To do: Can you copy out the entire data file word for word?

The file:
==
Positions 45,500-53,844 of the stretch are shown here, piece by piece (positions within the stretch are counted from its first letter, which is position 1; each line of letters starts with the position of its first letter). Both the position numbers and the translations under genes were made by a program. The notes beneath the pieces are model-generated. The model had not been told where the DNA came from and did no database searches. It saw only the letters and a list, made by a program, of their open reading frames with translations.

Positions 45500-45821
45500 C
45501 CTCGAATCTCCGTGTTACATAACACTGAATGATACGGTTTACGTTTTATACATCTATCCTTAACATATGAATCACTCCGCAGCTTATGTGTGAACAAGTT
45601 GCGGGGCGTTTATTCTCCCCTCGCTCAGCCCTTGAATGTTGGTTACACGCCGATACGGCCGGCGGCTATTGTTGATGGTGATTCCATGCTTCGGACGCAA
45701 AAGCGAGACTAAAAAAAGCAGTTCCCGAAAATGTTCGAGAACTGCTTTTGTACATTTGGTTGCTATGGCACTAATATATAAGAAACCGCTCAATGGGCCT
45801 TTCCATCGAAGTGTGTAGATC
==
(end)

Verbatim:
Positions 45,500-53,844 of the stretch are shown here, piece by piece (positions within the stretch are counted from its first letter, which is position 1; each line of letters starts with the position of its first letter). Both the position numbers and the translations under genes were made by a program. The notes beneath the pieces are model-generated. The model had not been told where the DNA came from and did no database searches. It saw only the letters and a list, made by a program, of their open reading frames with translations.

Positions 45500-45821
45500 C
45501 CTCGAATCTCCGTGTTACATAACACTGAATGATACGGTTTACGTTTTATACATCTATCCTTAACATATGAATCACTCCGCAGCTTATGTGTGAACAAGTT
45601 GCGGGGCGTTTATTCTCCCCTCGCTCAGCCCTTGAATGTTGGTTACACGCCGATACGGCCGGCGGCTATTGTTGATGGTGATTCCATGCTTCGGACGCAA
45701 AAGCGAGACTAAAAAAAGCAGTTCCCGAAAATGTTCGAGAACTGCTTTTGTACATTTGGTTGCTATGGCACTAATATATAAGAAACCGCTCAATGGGCCT
45801 TTCCATCGAAGTGTGTAGATC